What Peter Gordon’s film showed, over and over again, was something that Benefits Street has not much bothered to trouble itself with: simply that most people who claim benefits hope to have to do so for a limited time only; that optimism and ambition will stubbornly live on, even in the direst circumstances.

I did not review Benefits Street the week the series began in January; the mere thought of it induced in me a terrible weariness (its Ronseal name told you everything you needed to know about what was inside this particular tin). But now that it’s coming to an end – the final part will be screened on 10 February, after which Channel 4 will stage an excruciating-sounding “debate”, hosted by Richard Bacon, in which the residents of James Turner Street in Birmingham may or may not take part – I feel I must have my say, not least because These Four Walls has cast its faults into such sharp relief.

One of the more ghastly aspects of the feeding frenzy that has surrounded the series has been the disingenuous, cynical way columnists have fallen into line according to their politics, those on the right pretending to feel sorry for people “betrayed” by benefits culture and those on the left complaining of “exploitation” by the producers. I don’t fall into either camp. You don’t have to be right-wing (I am not) to see the claims of exploitation as patronising. You don’t have to be a crazed fan of the bedroom tax to see White Dee, the matriarch and biggest “star” of the show, as a monster of selfishness. This is a woman who can’t be bothered to leave the house to watch her daughter compete in an athletics competition.

Benefits Street, it seems to me, has been cast as carefully as any soap. The producers wanted performers, and that was what they got. Those inhabitants of James Turner Street who agreed to appear on the show (we still don’t know how many turned down the chance on the grounds they had a job to go to, or their dignity to maintain) knew what they were doing; they are no more exploited than anyone else who agrees to let a camera into their front room. They watch a lot of television and know perfectly well the reality tropes, from Big Brother on.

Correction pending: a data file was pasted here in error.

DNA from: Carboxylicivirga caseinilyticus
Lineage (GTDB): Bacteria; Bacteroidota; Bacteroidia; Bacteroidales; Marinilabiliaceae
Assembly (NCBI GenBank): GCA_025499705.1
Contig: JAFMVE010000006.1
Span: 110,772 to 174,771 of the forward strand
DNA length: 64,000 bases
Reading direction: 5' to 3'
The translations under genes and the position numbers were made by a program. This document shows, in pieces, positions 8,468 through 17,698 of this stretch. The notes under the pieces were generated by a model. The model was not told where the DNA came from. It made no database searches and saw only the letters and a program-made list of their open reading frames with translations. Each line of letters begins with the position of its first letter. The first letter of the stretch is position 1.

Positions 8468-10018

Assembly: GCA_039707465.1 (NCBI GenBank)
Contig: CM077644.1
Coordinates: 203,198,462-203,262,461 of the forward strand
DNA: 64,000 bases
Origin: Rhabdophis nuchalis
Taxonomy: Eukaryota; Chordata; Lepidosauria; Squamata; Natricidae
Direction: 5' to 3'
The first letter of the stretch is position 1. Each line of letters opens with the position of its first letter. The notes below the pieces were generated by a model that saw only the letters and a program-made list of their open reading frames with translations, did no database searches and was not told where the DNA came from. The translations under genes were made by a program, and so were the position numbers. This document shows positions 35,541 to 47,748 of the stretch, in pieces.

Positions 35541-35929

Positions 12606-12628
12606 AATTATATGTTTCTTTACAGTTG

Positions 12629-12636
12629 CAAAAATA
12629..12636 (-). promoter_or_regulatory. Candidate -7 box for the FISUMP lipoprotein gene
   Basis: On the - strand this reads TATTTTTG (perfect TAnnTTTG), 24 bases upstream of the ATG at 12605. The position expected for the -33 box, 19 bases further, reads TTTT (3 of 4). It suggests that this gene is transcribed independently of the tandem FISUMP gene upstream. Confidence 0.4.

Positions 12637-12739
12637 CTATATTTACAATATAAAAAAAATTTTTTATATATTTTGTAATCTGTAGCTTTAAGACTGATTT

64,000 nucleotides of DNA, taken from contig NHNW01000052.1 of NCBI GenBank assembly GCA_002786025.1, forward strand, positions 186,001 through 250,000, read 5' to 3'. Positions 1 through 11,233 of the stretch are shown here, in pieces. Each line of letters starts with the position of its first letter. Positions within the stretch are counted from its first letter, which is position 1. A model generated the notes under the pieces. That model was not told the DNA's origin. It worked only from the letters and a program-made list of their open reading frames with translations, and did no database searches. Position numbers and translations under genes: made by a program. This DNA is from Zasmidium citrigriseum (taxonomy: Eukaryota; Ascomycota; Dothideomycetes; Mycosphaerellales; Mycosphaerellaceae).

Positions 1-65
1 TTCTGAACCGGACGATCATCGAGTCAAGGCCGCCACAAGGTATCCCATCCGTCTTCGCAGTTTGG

You can sometimes see this on screen, White Dee looking slyly at the camera to gauge the effect she is having, Fungi addressing the man behind it even though it is his neighbour who has asked the question. There is relish in Dee’s play-acting, whether she is laughing too explosively at Fungi’s antics or raging at a neighbour whose child has attacked those of SB, the series’ resident wannabe model. (If she does agree to appear in the Channel 4 “debate”, you can bet your bottom dollar her anger will feel every bit as synthetic as anything you might see on The Jeremy Kyle Show.)

Sympathy – I mean on the part of the producers – isn’t the issue here (Dominic Sandbrook, writing in the Daily Mail, insisted the makers were sympathetic to their subjects, while Owen Jones, in the Independent, accused the series of being the televisual equivalent of a set of stocks). Doubtless the people who made Benefits Street liked Dee and Fungi when they were gobby and worried when they were not; and what you see on screen is a natural human response to this. It has next to nothing to do with making us think harder about the plight of the poor, or how best the average taxpayer’s money might be used to improve their lives. I don’t think the producers take a position at all. They just hope for a few laughs, and maybe the odd flood of tears.